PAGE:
A history of the church

Situated at a crossing-point of the River Ray, Islip was a royal manor where Saxon kings stayed while hunting in neighbouring forests. King Edward the Confessor was born here about 1004, and when he founded Westminster Abbey he included his birthplace among the endowments of the new abbey. Hence the long connection between Islip and Westminster Abbey, which still retains the right to nominate rectors of Islip. John Islip, Abbot of Westminster 1500-32 and responsible for a major enlargement of the abbey church, probably came from Islip. Dr Robert South, Prebendary of Westminster, endowed the local school in 1710, besides rebuilding the chancel of the church and building a new rectory on a grand scale. Three deans of Westminster were also rectors of Islip, William Vincent 1802-15, John Ireland 1816-36, and William Buckland 1845-56, the last a distinguished pioneer of the science of geology and first professor of the subject at the University of Oxford.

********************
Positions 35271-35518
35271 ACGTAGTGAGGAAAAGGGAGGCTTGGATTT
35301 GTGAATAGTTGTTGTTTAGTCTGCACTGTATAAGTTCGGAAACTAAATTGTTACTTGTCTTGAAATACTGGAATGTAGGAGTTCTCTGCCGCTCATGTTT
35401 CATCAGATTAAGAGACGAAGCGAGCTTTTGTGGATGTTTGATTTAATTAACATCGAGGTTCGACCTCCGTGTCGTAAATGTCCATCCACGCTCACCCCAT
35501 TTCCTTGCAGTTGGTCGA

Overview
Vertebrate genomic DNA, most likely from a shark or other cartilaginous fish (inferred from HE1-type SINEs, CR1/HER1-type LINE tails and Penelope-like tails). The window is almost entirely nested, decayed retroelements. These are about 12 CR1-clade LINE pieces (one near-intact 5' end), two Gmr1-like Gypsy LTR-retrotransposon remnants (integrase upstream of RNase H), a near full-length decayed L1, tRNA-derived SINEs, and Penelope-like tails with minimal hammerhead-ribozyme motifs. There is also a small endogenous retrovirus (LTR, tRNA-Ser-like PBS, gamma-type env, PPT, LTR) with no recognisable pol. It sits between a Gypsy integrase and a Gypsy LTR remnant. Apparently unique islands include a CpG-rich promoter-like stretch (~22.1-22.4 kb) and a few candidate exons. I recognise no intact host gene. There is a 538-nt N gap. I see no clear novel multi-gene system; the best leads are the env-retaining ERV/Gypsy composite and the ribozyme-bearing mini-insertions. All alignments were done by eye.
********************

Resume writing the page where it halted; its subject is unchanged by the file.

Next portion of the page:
The oldest part of the present church of St Nicholas dates from about 1200, but a major rebuilding took place in the 14th century and the tower was added in the 15th. Burnt down in the Civil War, the chancel was rebuilt and the interior refurnished by Dr South in 1680. There was a further, rather drastic, restoration in 1861.
In 1987 the five parishes of Islip, Noke, Woodeaton, Charlton-on-Otmoor and Oddington were united into a single benefice. In 2001 this benefice was combined with that of Ambrosden, Merton and Piddington to form the Ray Valley Benefice under a single rector.